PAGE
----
Camille Dela Rosa, Visual Artist
  Ladies Who Launch Their Visions  
  by Alfred A. Yuson (KRIPOTKIN)  
  The Philippine Star  
  December 14, 2009  

Camille dela Rosa, daughter of my 1970s buddy Ibarra dela Rosa, had her 16th solo show at Artis Corpus Gallery on Lawson St. in Mandaluyong. The city mayor, Ben Abalos Jr., almost as young as the artist who's only approaching her mid-20s, was the guest of honor at the opening on Dec. 5.

Despite a full Sabado-night sked to start the Yuletide sosyalan whirl, I couldn't miss out on Camille's big night. It was particularly rewarding since for this thematic show billed as "Aenigma," the artist embarked on an entirely fresh range of concerns, namely surrealistic. Previously associated with near-saccharine stuff such as garden landscapes and old churches, Camille has boldly broken new ground in her continuing evolution as a technically adroit painter. In fact, as I kidded her, she may have gone overboard in her liberating leap towards surrealism. Or is it across?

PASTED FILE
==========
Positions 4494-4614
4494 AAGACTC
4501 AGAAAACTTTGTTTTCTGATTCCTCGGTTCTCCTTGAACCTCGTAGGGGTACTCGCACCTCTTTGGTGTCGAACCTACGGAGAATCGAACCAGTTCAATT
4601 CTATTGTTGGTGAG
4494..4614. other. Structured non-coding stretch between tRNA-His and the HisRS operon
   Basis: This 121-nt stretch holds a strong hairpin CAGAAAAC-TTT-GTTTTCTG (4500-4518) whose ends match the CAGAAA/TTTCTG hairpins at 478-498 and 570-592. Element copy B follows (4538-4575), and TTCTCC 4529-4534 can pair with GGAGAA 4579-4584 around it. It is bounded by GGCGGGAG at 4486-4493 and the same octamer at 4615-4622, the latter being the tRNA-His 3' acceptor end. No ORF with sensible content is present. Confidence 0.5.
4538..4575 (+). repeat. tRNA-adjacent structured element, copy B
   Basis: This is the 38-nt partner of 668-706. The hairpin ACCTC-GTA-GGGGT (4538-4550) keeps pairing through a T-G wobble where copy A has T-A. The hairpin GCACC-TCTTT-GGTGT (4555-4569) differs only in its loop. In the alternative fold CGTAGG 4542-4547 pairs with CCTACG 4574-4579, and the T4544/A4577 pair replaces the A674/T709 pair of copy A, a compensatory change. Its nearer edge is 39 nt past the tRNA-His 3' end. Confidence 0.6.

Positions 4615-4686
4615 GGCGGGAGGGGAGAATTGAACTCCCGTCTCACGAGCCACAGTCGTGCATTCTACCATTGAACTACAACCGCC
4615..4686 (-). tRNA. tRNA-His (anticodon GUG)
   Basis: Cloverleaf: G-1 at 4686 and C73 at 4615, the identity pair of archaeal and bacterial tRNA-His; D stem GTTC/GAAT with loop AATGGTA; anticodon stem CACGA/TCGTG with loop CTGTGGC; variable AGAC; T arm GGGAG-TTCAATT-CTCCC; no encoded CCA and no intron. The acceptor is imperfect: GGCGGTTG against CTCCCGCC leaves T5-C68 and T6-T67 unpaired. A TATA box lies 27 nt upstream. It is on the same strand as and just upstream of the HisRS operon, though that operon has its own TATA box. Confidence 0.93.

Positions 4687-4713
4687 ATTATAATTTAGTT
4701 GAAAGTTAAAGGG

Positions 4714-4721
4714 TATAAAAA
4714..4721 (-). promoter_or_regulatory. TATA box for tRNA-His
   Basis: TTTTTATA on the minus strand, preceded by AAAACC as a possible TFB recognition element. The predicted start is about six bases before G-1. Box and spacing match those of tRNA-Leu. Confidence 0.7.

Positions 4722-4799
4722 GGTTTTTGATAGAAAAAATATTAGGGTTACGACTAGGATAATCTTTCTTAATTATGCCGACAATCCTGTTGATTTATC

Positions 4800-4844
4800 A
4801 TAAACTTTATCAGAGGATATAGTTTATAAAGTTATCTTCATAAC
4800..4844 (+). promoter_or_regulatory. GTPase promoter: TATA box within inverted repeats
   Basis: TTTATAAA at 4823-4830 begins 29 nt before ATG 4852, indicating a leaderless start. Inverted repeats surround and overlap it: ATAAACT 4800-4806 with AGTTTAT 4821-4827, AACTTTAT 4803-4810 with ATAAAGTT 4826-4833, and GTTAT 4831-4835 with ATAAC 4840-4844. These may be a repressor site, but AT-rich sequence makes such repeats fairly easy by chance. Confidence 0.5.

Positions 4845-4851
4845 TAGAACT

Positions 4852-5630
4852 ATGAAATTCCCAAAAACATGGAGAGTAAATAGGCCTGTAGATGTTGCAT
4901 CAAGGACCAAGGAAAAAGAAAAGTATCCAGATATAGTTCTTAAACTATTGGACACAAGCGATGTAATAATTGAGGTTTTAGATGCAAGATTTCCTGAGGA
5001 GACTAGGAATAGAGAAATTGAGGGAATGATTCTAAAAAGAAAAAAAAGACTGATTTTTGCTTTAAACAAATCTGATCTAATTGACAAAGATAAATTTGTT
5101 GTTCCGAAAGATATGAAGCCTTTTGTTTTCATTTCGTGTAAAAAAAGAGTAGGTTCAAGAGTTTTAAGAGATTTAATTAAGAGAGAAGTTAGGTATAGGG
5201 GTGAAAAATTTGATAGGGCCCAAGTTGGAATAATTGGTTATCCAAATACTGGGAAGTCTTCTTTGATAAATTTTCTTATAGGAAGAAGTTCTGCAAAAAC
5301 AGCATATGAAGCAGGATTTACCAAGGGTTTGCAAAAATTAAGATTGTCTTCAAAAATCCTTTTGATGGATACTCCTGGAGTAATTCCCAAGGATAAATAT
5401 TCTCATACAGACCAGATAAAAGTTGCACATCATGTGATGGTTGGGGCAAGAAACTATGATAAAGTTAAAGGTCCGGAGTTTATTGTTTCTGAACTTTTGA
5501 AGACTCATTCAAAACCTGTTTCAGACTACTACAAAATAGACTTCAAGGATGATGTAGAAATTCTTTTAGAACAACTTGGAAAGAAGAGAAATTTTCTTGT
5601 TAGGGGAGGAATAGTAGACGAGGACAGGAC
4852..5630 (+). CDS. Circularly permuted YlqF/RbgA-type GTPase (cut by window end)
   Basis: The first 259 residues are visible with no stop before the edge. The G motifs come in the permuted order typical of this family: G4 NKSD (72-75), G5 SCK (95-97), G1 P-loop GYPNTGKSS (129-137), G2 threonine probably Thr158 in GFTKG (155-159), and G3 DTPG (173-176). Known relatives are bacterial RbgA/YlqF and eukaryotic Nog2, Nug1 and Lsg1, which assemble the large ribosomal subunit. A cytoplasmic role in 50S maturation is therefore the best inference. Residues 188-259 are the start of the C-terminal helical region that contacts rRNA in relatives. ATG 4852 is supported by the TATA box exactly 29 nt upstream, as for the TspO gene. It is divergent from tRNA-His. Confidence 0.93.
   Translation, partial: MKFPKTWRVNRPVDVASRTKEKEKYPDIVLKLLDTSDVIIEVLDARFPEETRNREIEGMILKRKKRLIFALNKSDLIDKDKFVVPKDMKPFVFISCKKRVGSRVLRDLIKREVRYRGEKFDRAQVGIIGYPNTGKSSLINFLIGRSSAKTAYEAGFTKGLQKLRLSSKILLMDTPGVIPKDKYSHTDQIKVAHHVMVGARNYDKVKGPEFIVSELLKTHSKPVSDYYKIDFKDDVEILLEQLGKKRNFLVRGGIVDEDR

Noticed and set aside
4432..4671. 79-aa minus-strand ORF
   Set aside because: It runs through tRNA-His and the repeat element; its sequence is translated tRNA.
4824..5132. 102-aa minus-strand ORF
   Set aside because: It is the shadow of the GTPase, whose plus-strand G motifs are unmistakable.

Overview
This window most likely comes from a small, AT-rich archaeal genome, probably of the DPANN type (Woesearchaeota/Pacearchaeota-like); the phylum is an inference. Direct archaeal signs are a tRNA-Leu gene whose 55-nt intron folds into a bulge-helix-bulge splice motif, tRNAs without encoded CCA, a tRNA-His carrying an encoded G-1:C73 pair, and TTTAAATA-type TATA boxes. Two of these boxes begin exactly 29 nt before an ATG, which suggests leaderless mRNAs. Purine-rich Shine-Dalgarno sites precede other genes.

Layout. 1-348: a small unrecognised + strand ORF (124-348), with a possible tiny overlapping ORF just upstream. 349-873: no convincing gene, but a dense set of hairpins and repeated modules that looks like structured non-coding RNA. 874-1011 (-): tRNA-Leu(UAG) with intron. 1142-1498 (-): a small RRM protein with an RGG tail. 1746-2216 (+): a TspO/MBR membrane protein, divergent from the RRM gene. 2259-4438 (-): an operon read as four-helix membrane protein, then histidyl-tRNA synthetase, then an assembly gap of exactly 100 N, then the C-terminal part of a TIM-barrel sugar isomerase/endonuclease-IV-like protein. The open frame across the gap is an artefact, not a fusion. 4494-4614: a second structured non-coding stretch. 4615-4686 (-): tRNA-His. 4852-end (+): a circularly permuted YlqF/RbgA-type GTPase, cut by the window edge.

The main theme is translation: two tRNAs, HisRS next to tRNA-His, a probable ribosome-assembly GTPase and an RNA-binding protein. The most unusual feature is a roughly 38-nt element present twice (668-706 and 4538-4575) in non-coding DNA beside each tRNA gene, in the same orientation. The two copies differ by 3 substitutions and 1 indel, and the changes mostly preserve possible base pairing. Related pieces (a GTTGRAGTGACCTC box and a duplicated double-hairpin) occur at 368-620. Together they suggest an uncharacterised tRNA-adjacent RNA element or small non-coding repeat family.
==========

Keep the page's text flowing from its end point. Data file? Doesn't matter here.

Her large works are replete with proto-human skulls and skeletons - in anatomical veracity of detail, thence overlaid with various symbolic images and leitmotifs such as nude female figures, foetuses, throbbing hearts, faces ghoulish and realistic, probosces, mouths and eyeballs - in brief an assortment of possibly metaphorical items reflecting narrative potential.

As her show brochure states, "Camille has come of age, shedding superficialities, literarily, figuratively, and most importantly, aesthetically. Here is a visual artist surfacing entirely from her own self-made shell, with her own artistic statement. 'Aenigma' is occult. 'Aenigma' is mystery. Camille treads the unknown and revels in its secrets."

Last Monday, Camille received word of her selection as one of the 10 finalists for the National Capital Region in the Philippine Art Awards (Philip Morris) contest. Her winning work was "Those Who Have Ears Listen" - a six-by-six-feet painting exhibited at the Manila Art Fair a few months ago. The finalists

for NCR and Luzon were feted at the National Museum, where their chosen works are currently on show. These will compete with the 10 finalists each for Visayas and Mindanao, with one major winner named (inclusive of sculpture) after the next round of judging in June 2010.
For now, ably guided and supported as she is by her doting mom Ethel, Camille listens to inner recordings and bravely documents a phantasmagoric new world fairly reeking of enigmatic daemons. I continue to be fascinated by this dear young lady's passage, and ascent, through the echelons of the infinitely challenging matrix of visual arts.

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